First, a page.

I know what you mean about DAoC, I wrote the review of ToA for IGN. It was horrible, and I let them have it. I think you hit the nail on the head though, they do seem to have a problem seeing what actually worked in DAoC, thus are having a hard time replicating it.

    Ironically, these were some of the same questions that eventually led to my resignation.

    /derail

    I liked Mark well enough but I was more of a hired thug than anything. I didn’t have the good fortune to see the family side of Mythic that Lum did and I’m genuinely disappointed that I didn’t.

  37. Jeff says:

    ktorrek :

    Jeff :

    Mist :From the perspective of a player that sunk a lot of time into DAoC, and then tried very, very hard to enjoy WAR from beta all the way through almost 6 months into release, I have come to the conclusion that something about Mythic’s design process is fundamentally flawed… This tells me that Mythic was unable to determine what was GOOD about DAoC, as they kept just making it worse.

    I know what you mean about DAoC, I wrote the review of ToA for IGN. It was horrible, and I let them have it. I think you hit the nail on the head though, they do seem to have a problem seeing what actually worked in DAoC, thus are having a hard time replicating it.

    Ironically, these were some of the same questions that eventually led to my resignation.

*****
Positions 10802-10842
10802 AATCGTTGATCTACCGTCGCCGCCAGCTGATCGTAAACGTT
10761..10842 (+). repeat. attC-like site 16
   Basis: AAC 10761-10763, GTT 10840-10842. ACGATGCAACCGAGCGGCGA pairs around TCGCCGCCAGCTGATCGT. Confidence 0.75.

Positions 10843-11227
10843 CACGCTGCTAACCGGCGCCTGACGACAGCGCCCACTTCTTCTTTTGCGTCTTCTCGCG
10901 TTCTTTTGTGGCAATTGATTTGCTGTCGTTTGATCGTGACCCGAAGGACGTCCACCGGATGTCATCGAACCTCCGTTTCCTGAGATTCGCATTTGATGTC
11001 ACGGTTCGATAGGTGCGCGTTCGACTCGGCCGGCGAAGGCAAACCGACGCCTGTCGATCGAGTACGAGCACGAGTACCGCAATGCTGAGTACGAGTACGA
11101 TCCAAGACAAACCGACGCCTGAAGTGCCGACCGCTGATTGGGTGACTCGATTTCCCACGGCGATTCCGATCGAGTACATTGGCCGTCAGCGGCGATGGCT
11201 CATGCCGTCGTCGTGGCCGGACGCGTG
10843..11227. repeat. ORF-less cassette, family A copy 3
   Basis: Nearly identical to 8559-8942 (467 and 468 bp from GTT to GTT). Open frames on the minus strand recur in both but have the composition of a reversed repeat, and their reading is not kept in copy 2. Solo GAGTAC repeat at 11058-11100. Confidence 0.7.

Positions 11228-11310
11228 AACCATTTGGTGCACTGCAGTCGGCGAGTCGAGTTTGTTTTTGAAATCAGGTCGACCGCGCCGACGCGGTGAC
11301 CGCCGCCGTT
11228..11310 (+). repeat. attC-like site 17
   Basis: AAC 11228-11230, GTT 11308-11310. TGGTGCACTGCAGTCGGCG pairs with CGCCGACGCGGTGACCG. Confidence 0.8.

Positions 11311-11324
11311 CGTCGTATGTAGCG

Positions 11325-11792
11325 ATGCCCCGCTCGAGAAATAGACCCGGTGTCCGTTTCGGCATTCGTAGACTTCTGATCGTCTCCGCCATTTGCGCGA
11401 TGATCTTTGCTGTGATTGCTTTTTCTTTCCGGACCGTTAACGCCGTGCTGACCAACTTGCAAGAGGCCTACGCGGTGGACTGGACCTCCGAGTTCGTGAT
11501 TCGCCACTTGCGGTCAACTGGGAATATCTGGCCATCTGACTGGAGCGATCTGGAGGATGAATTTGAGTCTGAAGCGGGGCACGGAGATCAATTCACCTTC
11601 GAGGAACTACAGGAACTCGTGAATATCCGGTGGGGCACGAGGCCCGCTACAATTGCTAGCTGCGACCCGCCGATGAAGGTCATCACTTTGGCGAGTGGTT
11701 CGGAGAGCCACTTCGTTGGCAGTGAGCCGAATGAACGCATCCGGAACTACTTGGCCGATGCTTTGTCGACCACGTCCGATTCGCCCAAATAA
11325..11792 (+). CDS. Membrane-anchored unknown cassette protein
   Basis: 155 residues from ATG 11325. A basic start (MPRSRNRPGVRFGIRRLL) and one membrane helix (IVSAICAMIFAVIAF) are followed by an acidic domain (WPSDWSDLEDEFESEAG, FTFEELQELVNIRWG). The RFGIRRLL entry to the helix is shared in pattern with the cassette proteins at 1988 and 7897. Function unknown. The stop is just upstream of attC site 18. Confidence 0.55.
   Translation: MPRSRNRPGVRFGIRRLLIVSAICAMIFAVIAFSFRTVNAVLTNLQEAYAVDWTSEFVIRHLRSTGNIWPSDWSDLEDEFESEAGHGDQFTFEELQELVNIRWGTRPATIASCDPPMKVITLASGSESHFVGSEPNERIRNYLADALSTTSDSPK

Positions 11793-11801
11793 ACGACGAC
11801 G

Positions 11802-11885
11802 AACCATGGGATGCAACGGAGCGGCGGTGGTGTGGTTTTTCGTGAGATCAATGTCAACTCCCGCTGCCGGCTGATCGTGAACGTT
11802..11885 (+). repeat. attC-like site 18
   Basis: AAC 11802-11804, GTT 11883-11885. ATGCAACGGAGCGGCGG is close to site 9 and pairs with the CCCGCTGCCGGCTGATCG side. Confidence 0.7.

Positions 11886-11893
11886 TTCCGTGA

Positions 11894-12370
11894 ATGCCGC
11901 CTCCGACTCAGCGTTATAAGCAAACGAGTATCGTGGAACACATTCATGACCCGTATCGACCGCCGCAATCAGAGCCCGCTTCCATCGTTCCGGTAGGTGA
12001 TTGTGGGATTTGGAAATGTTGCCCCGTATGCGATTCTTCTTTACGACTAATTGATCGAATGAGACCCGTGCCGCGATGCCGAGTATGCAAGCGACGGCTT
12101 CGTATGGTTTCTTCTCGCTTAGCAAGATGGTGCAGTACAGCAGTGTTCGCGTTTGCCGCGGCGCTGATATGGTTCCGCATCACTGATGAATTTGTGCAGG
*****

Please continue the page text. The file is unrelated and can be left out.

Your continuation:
/derail
    I liked Mark well enough but I was more of a hired thug than anything. I didn’t have the good fortune to see the family side of Mythic that Lum did and I’m genuinely disappointed that I didn’t.

    That’s too bad. I bet you have some interesting stories you could tell though.

  38. Avecrien says:

    I only spoke with any of the DAoC devs a few times, but I was familiar with the previous Mythic work and respected the company. After my stint as a TL I respected almost everyone there, even if I disagreed on a lot of things. We heap so much credit and responsibility upon the shoulders of the front man of a MMO. Like the lead singer of a band. It’s strange how we players re/act. I do respect MJ along with Garriot, I loathe McQuaid and a few others. I have to admit I blame each of them for something in their respective games.